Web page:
Home South African Poachers nabbed, elephant tusks recovered in Kruger National Park operation

Poachers nabbed, elephant tusks recovered in Kruger National Park operation

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Three suspected poachers were arrested near the Crocodile Bridge Section of the Kruger National Park

A bull African elephant in the Kruger National Park. Picture: AP

THREE suspected poachers were arrested near the Crocodile Bridge Section of the Kruger National Park (KNP).

The South African National Parks (SANParks) said it was a well-executed operation which led to the arrest on Wednesday evening. SANParks spokesperson Isaac Phaahla said a high-calibre hunting rifle, ammunition and poaching equipment were seized.

He said rangers detected spoor of three individuals early on Wednesday morning. The Airwing Unit was called in to support the ground teams using a helicopter and a fixed-wing airplane. Phaahla said one person was arrested. Rangers kept following other tracks and later arrested two more.

“It was another long day in the field for our anti-poaching teams in difficult conditions. They displayed tenacity and excellent teamwork. The arrests bring the number of those arrested in the past five days to eight. This time three rifles, ammunition and hunting equipment were seized boosting the morale of the rangers, aviators and K9 Unit in the battle to protect and conserve rhinos in the KNP which has borne the brunt of attack from international rhino-poaching syndicates,” Phaahla explained.

SANParks rangers arrested three suspected poachers near the Crocodile Bridge Section of the Kruger National Park. Picture: SANParks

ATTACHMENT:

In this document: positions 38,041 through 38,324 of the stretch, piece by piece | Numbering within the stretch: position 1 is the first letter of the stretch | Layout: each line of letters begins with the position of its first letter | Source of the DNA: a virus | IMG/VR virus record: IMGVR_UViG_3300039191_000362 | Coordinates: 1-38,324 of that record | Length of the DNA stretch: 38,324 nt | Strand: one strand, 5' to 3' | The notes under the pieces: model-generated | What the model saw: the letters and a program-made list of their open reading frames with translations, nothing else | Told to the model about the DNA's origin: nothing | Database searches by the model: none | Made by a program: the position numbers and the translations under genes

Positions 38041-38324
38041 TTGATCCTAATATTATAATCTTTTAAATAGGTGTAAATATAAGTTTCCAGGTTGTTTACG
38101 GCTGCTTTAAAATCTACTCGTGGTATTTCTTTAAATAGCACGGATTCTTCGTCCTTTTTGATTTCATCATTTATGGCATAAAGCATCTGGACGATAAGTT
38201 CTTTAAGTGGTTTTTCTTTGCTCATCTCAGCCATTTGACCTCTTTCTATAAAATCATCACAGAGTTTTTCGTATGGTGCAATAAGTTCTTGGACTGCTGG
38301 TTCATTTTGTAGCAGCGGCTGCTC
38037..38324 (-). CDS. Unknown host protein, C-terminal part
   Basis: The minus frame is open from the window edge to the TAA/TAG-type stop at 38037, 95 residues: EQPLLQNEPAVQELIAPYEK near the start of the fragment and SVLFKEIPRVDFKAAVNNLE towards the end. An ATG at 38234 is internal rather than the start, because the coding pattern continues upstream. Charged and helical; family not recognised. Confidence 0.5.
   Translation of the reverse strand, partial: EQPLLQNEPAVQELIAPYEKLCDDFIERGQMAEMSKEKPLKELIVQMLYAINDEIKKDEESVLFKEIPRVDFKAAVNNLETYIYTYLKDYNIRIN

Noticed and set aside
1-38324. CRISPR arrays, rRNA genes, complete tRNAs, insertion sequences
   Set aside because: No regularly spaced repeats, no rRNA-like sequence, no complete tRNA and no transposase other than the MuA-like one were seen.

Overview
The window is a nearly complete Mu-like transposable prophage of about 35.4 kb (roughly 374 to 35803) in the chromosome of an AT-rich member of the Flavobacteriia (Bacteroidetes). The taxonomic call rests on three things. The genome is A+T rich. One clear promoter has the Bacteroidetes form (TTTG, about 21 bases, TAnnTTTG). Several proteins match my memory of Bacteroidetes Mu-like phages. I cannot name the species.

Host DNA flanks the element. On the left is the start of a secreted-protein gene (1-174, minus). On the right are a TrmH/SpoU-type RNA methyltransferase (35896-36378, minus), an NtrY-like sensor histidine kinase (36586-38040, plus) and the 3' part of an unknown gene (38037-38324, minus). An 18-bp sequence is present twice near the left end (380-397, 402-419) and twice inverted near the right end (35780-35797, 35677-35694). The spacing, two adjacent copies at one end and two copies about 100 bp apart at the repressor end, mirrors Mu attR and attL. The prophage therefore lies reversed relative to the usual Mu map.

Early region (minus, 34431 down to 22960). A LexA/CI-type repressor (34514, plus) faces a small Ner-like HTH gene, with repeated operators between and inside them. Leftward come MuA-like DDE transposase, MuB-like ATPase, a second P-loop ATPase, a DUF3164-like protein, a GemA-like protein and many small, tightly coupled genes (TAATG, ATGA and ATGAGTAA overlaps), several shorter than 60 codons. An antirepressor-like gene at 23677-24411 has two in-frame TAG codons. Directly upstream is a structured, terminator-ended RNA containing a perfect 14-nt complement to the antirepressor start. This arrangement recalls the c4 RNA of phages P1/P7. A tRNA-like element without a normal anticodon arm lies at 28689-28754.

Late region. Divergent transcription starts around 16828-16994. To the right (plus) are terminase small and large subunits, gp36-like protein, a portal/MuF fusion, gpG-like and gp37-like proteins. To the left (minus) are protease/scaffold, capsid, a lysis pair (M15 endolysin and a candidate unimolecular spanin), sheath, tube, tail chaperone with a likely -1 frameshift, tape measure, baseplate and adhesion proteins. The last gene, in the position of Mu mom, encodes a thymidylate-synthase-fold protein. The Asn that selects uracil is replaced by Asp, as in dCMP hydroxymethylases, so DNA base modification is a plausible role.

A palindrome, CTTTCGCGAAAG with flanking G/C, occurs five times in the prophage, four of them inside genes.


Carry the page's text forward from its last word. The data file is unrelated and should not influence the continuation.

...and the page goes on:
Meanwhile, the International Anti-Poaching Foundation (IAPF) seized a record 62 elephant tusks during the first three months of 2021 compared to 90 for the entire 2020. The IAPF arrested 148 poachers for a variety of offences.

The poachers have been arrested in the wildlife areas patrolled by the all-female Akashinga anti-poaching teams in the Zambezi Valley, in northern Zimbabwe.

IAPF CEO Damien Mander said the 62 elephant tusks were recovered in 19 separate ivory operations through the organisation’s investigation work and 37 arrests were made.

“While it was often difficult to determine exactly when the ivory was poached, there was evidence some had been taken in the past few months, but some could also be older stockpiles, perhaps unable to be exported due to the Covid lockdowns,” said Mander.

In addition to the elephant tusks, in January, three live pangolins, which were listed as a vulnerable species, were recovered.

Five weapons have also been recovered this year as well as five animal skins (two kudu, one leopard, one lion and a crocodile), nine pairs of fake rhino horn and in a narcotics operation, cannabis and whole plants seized. During the first three months of 2021, through the IAPF’s investigations work, 58 poachers were arrested.